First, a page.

Q. I was just wondering how could i become a session guitarist and what opportunities i would have?
A.The key ingredient to a successful career in music (in this case - the recording scene) is to be versatile. To be a professional player (i.e all your income is derived from your skills AND your ability to market yourself) the more versatile your are the more potentially successful your career would be.
Here’s the key points:
must be able to play in a variety of styles e.g., rock, country, blues, jazz must have a great sense of humour and be able to work well under pressure be able to read standard music notation AND play by ear is essential be a good business person - understand how to market your skills
Q. and how would i become one?
A. The first thing is to let people know your are available for that type of work, here’s what I did:
make it known that I would be available for any type of session at any time …this resulted in a lot of *studio down-time* work i.e., 12.00am - 7.00am recording sessions where bands can hire a studio at a greatly reduced rate. I did a lot of *free* rehearsal band work, this was with *big bands - 15- 20 piece bands* that have a lot of musicians from all different musical backgrounds, trumpet, sax, piano players etc …they all have their own bands and we read off of music charts so it was an *ad* for my reading skills. I handed out my business cards to everyone I thought could be a good contact for the future.
Q. do i need any qualifications?
A. No, your reputation is your qualification …in over 30 years of professional studio work …I have never been asked for my qualifications, basically if you are at that session you have been booked because of your past track record in the studio.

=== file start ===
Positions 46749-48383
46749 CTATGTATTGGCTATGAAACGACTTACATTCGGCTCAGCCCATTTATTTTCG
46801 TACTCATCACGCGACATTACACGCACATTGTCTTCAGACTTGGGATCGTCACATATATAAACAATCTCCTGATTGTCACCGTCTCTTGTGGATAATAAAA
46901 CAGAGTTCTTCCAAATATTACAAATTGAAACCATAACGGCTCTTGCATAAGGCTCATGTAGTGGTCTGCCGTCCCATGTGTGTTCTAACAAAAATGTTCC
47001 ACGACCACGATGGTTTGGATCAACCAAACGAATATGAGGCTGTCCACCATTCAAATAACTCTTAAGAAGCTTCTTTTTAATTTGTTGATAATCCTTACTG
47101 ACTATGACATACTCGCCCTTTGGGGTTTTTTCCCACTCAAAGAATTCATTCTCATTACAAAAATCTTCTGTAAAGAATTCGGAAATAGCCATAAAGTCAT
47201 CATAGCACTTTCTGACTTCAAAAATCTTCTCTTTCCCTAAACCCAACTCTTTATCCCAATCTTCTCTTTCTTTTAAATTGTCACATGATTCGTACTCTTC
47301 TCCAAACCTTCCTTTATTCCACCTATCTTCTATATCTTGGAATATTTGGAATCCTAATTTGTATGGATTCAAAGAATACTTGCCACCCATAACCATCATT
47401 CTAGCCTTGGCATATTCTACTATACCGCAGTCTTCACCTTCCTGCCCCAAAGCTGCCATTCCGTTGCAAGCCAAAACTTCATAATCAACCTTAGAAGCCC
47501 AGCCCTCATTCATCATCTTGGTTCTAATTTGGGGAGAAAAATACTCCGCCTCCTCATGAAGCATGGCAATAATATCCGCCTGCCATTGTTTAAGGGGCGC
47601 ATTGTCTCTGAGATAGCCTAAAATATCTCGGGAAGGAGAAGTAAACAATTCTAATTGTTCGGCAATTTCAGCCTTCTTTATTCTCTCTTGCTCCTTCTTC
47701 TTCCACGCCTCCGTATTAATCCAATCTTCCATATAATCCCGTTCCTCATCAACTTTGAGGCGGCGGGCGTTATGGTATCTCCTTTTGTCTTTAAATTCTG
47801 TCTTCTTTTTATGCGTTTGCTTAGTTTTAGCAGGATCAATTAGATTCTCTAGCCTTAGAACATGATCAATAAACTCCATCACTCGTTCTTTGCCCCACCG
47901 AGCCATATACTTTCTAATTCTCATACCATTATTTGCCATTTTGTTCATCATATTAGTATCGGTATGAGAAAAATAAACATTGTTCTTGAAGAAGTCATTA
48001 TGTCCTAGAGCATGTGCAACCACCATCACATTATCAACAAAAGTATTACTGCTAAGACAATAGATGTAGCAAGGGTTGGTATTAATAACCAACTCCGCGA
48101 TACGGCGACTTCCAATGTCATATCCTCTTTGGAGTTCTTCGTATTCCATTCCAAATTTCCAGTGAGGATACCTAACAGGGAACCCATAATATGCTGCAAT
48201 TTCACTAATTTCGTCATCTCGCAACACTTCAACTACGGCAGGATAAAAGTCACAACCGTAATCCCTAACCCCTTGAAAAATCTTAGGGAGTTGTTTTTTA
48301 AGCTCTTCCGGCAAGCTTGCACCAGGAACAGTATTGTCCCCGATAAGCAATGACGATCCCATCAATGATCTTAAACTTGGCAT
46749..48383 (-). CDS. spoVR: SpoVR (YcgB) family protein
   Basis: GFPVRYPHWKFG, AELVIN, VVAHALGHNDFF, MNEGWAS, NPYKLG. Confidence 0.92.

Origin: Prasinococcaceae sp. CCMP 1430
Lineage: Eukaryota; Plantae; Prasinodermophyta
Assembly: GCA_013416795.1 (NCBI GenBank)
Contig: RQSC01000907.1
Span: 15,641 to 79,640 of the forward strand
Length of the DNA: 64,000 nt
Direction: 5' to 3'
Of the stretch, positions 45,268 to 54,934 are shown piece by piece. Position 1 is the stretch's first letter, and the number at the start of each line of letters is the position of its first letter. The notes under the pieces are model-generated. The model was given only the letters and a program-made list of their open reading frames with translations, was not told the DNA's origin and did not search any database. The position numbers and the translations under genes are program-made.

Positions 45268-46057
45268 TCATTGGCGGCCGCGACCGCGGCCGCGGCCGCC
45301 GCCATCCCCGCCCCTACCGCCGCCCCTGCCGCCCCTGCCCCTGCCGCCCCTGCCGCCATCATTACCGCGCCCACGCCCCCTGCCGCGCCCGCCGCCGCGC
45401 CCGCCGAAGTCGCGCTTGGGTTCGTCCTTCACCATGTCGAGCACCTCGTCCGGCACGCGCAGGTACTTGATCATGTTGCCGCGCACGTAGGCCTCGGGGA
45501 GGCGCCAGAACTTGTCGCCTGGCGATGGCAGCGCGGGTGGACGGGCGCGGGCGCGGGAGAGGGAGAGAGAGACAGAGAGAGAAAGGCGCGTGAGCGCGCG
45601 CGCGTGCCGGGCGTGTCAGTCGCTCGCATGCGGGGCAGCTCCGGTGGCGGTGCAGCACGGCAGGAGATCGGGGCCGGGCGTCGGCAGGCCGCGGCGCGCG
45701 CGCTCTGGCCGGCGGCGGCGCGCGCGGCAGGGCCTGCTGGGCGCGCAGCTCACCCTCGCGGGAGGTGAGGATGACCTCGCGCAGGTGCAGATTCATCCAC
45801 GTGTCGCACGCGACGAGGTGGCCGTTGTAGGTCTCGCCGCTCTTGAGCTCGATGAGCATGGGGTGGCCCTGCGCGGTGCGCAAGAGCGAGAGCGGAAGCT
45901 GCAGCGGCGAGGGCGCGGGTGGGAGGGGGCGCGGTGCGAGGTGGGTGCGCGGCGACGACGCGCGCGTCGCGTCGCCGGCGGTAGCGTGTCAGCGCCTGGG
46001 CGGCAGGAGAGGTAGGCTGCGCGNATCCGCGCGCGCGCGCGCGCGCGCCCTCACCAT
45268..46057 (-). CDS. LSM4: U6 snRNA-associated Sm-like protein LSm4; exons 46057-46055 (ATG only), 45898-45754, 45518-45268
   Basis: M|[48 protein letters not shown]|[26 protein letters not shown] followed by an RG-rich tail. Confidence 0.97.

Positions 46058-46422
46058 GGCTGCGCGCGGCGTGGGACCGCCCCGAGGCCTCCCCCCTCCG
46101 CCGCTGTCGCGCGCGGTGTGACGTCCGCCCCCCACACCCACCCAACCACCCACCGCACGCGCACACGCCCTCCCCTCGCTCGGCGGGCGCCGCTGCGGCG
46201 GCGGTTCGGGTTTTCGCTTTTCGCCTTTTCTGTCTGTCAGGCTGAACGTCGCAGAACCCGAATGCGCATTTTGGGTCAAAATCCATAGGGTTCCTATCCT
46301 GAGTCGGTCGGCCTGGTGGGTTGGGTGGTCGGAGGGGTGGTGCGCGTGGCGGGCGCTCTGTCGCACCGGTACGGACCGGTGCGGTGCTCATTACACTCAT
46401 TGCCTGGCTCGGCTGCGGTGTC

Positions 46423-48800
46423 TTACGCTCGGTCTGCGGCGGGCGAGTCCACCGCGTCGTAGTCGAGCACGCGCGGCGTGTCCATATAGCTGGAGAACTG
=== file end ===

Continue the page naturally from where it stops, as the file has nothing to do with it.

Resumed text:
Q. if so where do i get them?
A. (see above)
Q.are there an good work opportunities in this particular field?, why would my job be so important in the music industry? .
A.The studio scene has changed a lot since I started, the music scene is a very competitive field very similar to formula 1 racing ……you have to be prepared to work had on your profession for your entire life. I requires an enormous amount of dedication and in many ways is very unglamorous and anonymous (I’m talking about studio work - people will hear you on the radio etc but very rarely ever see you).
Q.Why is studio work important?
A. Today the focus is on VISUAL so in many instances the featured *artist* is chosen for their looks not their musical ability - this is where the session player comes in to make them SOUND good.
In conclusion here is a few little tips that have made all the difference for me …I hope you find them helpful.
Professional musician life:
“the phone rings you go and play ….it doesn’t ring …you practice”
Three rules that determines whether you agree to a booking/session etc:
1. be good fun
2. have connections for the future
3. good money
to accept the booking must have two of the above.